Do you hear Washington's heavy breathing down the Europeans' necks?
Following up on President Obama's earlier warnings, the White House called on Europeans last Friday to prevent Greece's default, and to set up conditions for the country's sustainable economic growth. A day later, the U.S. Secretary of the Treasury Jacob J. Lew reiterated the same call. You can imagine what is going on behind closed doors.
Greece's NATO partners seem to have finally realized that a warm welcome the Prime Minister Tsipras received last week during the St. Petersburg Economic Forum in Russia (his second visit to Russia since taking office in January) was going a bit beyond the usual negotiating theater with intransigent creditors. The Kremlin promised help whenever Greece might ask for it, Russia agreed to finance a $2 billion gas pipeline connecting the 'Turkish stream' to the Greek hub, and Athens was invited to become a full member of the BRICS Development Bank scheduled to begin operations on July 7, 2015.
Closely tied to this extraordinary offer, China is looming with investments in Greece's two largest ports of Piraeus and Thessaloniki, where China Ocean Shipping Company (COSCO) already handles most of the cargo traffic. That is part of China's Maritime Silk Road, planned to connect to Central and Western Europe via a high-speed rail link originating in Greece.
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It is about time for Europeans to stop their weekly announcements of the "last chance" negotiating sessions. Greece needs an agreement to end its economic and financial nightmare. Getting Greece back on a path of sustainable economic growth is the only way the country will be able to control its public sector accounts and to finance debt obligations in an orderly fashion.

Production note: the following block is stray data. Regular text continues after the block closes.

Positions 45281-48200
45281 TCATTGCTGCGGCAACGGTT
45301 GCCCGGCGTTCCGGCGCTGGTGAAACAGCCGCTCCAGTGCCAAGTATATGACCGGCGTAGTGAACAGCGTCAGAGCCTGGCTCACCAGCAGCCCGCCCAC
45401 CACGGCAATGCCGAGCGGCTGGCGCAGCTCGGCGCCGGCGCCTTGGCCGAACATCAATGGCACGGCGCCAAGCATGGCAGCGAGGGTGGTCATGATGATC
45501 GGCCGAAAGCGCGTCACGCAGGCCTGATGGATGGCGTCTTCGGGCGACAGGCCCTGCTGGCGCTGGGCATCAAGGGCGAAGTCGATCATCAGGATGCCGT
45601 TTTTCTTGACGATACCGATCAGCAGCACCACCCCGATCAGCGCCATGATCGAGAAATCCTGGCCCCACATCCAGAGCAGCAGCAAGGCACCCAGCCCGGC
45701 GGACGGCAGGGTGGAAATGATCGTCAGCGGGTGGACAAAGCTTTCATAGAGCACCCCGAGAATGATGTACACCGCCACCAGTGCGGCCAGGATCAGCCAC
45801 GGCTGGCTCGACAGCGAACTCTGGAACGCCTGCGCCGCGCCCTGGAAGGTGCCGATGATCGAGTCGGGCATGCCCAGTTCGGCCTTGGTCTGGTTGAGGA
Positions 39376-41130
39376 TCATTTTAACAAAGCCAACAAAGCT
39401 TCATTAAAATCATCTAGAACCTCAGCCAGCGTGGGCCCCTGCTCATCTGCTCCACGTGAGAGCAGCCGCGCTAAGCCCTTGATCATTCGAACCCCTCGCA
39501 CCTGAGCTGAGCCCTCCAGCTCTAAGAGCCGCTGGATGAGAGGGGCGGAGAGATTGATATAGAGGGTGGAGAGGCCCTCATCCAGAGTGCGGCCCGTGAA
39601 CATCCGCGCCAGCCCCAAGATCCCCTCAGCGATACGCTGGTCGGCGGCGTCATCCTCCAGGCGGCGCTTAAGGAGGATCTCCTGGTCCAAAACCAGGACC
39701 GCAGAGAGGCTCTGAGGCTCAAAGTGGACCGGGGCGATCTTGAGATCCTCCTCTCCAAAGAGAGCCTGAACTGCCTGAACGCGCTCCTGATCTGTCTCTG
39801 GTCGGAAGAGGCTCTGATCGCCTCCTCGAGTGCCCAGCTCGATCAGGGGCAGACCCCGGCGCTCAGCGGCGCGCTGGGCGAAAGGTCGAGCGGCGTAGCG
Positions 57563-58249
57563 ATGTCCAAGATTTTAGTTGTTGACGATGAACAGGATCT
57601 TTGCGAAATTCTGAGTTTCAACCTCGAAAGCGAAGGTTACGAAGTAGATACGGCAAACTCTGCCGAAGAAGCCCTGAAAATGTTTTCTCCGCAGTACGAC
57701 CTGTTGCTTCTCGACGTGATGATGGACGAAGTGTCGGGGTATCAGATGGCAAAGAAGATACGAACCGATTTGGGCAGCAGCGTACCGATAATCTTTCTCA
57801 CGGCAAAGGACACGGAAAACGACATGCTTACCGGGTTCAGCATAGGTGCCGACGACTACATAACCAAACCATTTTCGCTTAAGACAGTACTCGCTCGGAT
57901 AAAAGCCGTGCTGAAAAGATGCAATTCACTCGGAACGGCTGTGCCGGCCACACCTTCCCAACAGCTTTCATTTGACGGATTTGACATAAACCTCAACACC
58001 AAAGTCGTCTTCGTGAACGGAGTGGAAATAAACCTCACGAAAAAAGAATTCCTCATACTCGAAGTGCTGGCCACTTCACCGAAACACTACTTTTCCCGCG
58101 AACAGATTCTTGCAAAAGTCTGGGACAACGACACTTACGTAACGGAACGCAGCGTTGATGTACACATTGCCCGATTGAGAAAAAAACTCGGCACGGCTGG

Greece will strike up a passable deal with its creditors.
Hedge funds' investments at the time of a large excess supply of Greek assets will be hugely profitable. Their European fiesta will continue. These bad policy-seekers will keep thriving on Europe's apparent inability to fix its economies.
Growth-enhancing investments – domestic and foreign – in the euro area require the end to crisis management improvisations. The monetary union's fiscal and monetary management must be strengthened to provide a stable and predictable economic and political environment. Unforgivable waste of enormous resources in the Greek case shows the urgency of such a change.
Sadly, I don't see that happening, because such changes imply a degree of sovereignty transfers the nation states don't seem ready to concede.
The hedge funds know it, but the rest of the investment community should be reminded of this: the ECB is the only stable point of policy reference for the euro area.
Michael Ivanovitch is president of MSI Global, a New York-based economic research company. He also served as a senior economist at the OECD in Paris, international economist at the Federal Reserve Bank of New York and taught economics at Columbia.